Changing the size of a table, columns, and rows The fastest way to adjust the width of columns, the height of rows, and the size of a table itself is to ”eyeball it” and drag the mouse: ✦ Column or row: Move the pointer onto a gridline or border, and when the pointer changes into a double-headed arrow, start dragging. Tug and pull, tug and pull until the column or row is the right size. In Word and PowerPoint, you can also go to the (Table Tools) Layout tab and enter measurements in the Height and Width text boxes to change the width of a column or the height of a row. The measurements affect entire columns or rows, not individual cells. ✦ A table: Select your table and use one of these techniques to change its size in Word and PowerPoint: • Dragging: Drag the top, bottom, or side of the table. You can also drag the lower-right corner to change the size vertically and horizontally. • Height and Width text boxes: On the (Table Tools) Layout tab, enter measurements in the Height and Width text boxes. In Publisher, these text boxes are found on the (Table Tools) Design tab. In PowerPoint, click the Lock Aspect Ratio check box if you want to keep the table’s proportions when you change its height or width. • Table Properties dialog box (Word only): On the (Table Tools) Layout tab, click the Cell Size group button, and on the Table tab of the Table Properties dialog box, enter a measurement in the Preferred Width text box.

Creating a Table

Need to split a table? In Word, place the cursor in what you want to be the first row of the new table, go to the (Table Tools) Layout tab, and click the Split Table button.

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Laying Out Your Table

Adjusting column and row size Resizing columns and rows can be problematic in Word and PowerPoint. For that reason, Word and PowerPoint offer special commands on the (Table Tools) Layout tab for adjusting the width and height of rows and columns: ✦ Making all columns the same width: Click the Distribute Columns button to make all columns the same width. Select columns before giving this command to make only the columns you select the same width. ✦ Making all rows the same height: Click the Distribute Rows button to make all rows in the table the same height. Select rows before clicking the button to make only the rows you select the same height. In Word, you can also click the AutoFit button on the (Table Tools) Layout tab, and take advantage of these commands on the drop-down list for handling columns and rows: ✦ AutoFit Contents: Make each column wide enough to accommodate its widest entry. ✦ AutoFit Window: Stretch the table so that it fits across the page between the left and right margin. ✦ Fixed Column Width: Fix the column widths at their current settings.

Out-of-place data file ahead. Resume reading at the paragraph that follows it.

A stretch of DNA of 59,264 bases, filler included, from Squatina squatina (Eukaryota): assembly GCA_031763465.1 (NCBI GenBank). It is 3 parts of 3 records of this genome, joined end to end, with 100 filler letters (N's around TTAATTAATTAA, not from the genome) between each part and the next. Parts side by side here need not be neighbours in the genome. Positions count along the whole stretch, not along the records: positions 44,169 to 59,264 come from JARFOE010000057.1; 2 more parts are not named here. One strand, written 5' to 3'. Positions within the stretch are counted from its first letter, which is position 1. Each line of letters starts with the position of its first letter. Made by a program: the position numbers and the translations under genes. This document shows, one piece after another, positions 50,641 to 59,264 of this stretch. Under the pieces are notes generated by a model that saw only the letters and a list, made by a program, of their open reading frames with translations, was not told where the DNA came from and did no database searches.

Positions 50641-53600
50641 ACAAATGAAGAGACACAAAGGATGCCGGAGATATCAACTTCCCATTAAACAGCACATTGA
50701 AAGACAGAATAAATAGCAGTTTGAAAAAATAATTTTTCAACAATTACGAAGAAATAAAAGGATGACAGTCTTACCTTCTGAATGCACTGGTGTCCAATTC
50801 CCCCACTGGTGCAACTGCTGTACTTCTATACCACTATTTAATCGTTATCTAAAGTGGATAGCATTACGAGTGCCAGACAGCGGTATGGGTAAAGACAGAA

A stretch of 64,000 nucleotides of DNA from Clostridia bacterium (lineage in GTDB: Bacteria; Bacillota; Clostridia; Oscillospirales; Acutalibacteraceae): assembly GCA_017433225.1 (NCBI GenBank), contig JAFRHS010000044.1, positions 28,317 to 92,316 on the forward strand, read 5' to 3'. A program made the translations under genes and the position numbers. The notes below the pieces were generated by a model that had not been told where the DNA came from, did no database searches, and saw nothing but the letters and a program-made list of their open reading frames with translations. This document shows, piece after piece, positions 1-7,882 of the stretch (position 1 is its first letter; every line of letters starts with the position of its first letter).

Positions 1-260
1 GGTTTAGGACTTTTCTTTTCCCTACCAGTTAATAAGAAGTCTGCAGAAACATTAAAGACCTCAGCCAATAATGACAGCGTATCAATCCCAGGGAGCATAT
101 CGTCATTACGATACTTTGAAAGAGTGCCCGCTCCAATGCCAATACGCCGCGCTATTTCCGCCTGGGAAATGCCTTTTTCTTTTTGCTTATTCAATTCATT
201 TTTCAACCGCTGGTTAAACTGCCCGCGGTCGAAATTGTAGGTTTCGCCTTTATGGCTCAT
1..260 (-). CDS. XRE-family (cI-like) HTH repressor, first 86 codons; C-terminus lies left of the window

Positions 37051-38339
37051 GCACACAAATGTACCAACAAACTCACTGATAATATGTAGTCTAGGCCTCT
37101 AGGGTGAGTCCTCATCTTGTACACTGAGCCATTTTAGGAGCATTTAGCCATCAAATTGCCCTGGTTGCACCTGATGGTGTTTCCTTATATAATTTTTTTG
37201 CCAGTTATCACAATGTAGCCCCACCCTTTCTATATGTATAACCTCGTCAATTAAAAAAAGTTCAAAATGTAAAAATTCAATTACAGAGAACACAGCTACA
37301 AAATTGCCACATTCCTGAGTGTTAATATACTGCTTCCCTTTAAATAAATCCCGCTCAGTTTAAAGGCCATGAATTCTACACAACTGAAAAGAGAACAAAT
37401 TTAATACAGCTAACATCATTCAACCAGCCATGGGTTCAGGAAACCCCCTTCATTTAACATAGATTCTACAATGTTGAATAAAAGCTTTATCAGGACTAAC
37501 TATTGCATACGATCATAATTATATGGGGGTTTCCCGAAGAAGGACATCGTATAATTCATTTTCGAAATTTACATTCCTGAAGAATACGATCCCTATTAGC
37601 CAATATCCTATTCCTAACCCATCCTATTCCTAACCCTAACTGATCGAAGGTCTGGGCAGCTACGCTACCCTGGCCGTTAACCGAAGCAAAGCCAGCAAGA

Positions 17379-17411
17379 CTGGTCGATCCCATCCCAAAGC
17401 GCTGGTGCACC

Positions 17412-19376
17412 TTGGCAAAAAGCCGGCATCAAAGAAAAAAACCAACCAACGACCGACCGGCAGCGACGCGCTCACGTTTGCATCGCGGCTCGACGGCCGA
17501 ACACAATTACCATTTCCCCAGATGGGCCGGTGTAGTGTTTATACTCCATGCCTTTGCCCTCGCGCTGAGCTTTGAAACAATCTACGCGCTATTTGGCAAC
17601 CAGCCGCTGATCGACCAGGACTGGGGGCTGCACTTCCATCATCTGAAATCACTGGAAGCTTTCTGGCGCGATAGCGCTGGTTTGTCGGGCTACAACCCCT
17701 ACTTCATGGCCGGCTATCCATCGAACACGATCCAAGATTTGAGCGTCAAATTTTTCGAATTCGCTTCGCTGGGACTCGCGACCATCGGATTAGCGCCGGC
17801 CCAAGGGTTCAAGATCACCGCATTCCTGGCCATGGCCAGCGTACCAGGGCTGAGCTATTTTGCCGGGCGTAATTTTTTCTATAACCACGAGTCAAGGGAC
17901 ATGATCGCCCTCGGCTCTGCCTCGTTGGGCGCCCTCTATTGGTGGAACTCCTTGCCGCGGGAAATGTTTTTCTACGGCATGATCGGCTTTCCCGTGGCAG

Inserting and deleting columns and rows The trick to inserting and deleting columns and rows is to correctly select part of the table first. You can insert more than one column or row at a time by selecting more than one column or row before giving the Insert command. To insert two columns, for example, select two columns and choose an Insert command; to insert three rows, select three rows and choose an Insert command. Earlier in this chapter, “Selecting Different Parts of a Table” explains how to make table selections. Go to the (Table Tools) Layout tab and follow these instructions to insert and delete columns and rows: ✦ Inserting columns: Select a column or columns and click the Insert Left or Insert Right button. If you want to insert just one column, click in a column and then click the Insert Left or Insert Right button. You can also right-click, choose Insert, and choose an Insert Columns command. ✦ Inserting rows: Select a row or rows and click the Insert Above or Insert Below button. If you want to insert just one row, click in a row and click the Insert Above or Insert Below button. You can also right-click, choose Insert, and choose an Insert Rows command on the shortcut menu.

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To insert a row at the end of a table, move the pointer into the last cell in the last row and press the Tab key.

✦ Deleting rows: Click in the row you want to delete, click the Delete button, and choose Delete Rows. Select more than one row to delete more than one. (Pressing the Delete key deletes the data in the row, not the row itself.)